Tiredness is often confused with laziness in our postmodern lifestyle. Sure, every once in a while anyone can be tired. But if anyone keeps saying they feel tired most days, we deride them for just being lazy. But what most people dismiss as laziness might actually be chronic fatigue.
Laziness can be distinguished from tiredness by virtue of the fact that the fatigue is nearly always accompanied by lack of sleep, poor diet, stress and sometimes unhappiness. We can be quite sure we’re just lazy and not tired when we sleep and eat well, don’t have a lot of stressful situations and
yet don’t feel like doing anything. It’s a purely psychological issue caused by a lack of interest in our daily activities. On the other hand, the causes of fatigue can be psychological and or physical.
Sometimes, being tired might just be the tip of the iceberg. The reason why we’re tired after all, might not be simple fatigue. Chronic fatigue is a medical issue, and it can be caused by any one of several reasons:
Eating processed foods and a high amount of red meat can cause leaky gut syndrome- the intestine becomes a porous structure instead of a closed tube. This causes proteins to leak out into the bloodstream directly. It creates an inflammatory response which can cause chronic fatigue to set
This occurs when adrenal insufficiency happens in the body due to an imbalance, or lack of hormones produced by the adrenal glands. Stress, poor diet, alcohol or drug abuse can cause such an imbalance.
A high level of glucose in the blood can impair blood circulation. This can cause the same problems like anaemia and reduce the level of oxygen in cells. The end result is the same — always feeling tired.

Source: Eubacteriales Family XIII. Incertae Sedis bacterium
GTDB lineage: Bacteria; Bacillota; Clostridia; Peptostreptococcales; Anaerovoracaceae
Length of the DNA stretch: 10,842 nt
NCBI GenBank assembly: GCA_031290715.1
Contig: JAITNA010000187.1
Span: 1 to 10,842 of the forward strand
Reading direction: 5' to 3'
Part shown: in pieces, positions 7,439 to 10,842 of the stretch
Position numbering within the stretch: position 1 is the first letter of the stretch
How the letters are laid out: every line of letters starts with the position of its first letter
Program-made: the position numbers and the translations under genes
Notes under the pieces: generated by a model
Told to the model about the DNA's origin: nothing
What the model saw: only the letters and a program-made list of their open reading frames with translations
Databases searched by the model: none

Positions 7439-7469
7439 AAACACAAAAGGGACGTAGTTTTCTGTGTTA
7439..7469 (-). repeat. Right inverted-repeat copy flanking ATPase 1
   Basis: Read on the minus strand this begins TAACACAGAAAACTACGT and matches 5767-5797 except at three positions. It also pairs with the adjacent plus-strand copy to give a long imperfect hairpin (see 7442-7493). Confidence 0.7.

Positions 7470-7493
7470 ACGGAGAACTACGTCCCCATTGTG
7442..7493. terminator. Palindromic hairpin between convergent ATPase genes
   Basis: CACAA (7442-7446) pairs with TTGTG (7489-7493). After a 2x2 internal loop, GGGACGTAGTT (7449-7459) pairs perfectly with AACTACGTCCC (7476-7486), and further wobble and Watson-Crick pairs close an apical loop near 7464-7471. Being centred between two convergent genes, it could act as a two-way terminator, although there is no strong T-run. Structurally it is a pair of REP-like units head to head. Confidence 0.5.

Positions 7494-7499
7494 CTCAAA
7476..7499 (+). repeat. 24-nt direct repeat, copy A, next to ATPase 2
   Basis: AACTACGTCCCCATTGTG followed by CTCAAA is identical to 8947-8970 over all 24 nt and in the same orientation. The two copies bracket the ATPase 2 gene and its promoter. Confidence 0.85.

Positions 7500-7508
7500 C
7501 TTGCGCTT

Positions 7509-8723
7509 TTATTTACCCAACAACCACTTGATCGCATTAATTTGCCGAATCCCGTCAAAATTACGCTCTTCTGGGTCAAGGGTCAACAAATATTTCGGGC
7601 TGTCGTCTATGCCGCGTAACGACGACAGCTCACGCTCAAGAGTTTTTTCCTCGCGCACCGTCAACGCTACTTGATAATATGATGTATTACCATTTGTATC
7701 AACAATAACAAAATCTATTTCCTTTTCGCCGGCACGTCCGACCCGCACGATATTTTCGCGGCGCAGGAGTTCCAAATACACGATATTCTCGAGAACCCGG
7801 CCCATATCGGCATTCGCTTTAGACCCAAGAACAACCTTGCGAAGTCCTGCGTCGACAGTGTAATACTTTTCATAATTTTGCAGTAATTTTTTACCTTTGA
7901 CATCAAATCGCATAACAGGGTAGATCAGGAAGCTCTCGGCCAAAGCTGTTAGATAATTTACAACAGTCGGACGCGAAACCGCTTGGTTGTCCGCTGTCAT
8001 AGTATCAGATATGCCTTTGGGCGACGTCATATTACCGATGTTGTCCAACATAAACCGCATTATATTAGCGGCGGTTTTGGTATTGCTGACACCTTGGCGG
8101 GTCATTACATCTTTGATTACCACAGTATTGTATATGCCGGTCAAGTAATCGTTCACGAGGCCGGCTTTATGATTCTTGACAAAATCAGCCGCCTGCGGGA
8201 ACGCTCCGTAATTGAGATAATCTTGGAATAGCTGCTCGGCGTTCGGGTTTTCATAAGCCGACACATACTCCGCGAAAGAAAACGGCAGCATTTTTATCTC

A feeling of tiredness can be induced by a lack of the basic vitamins and minerals necessary to keep the body going. A lack of iron can lead to loss of haemoglobin, which in turn can cause insufficient oxygen to be carried by the blood to different parts of the body — this is Anaemia. Anaemic people
may also experience irritability and headaches because of the lack of oxygen in the brain. Another reason for tiredness could be hypothyroidism — an underactive thyroid gland. In this case, very dry skin and constipation are the indicators. Simple blood tests can detect both these issues.
Depression and lack of activity go hand-in-hand. Feeling tired and lack of sleep can happen simultaneously when we’re depressed, forming a vicious cycle that’s hard to get out of.
If any of these issues persist, then getting professional help can be a very positive step. We can be on the path to actually solve the problem instead of just lamenting the fact that we feel tired all the time (which is after all just a symptom), Most of the time, laziness and tiredness (including the medical conditions that lead to chronic fatigue) are results of poor habits and lifestyle choices. In such scenarios, we must take control of our lives and become responsible. But if our lifestyles work out well, then the priority is to check up with doctors. Since fatigue is already present, it would be just another bad decision to expend what little energy we have in treating the symptom instead of the disease.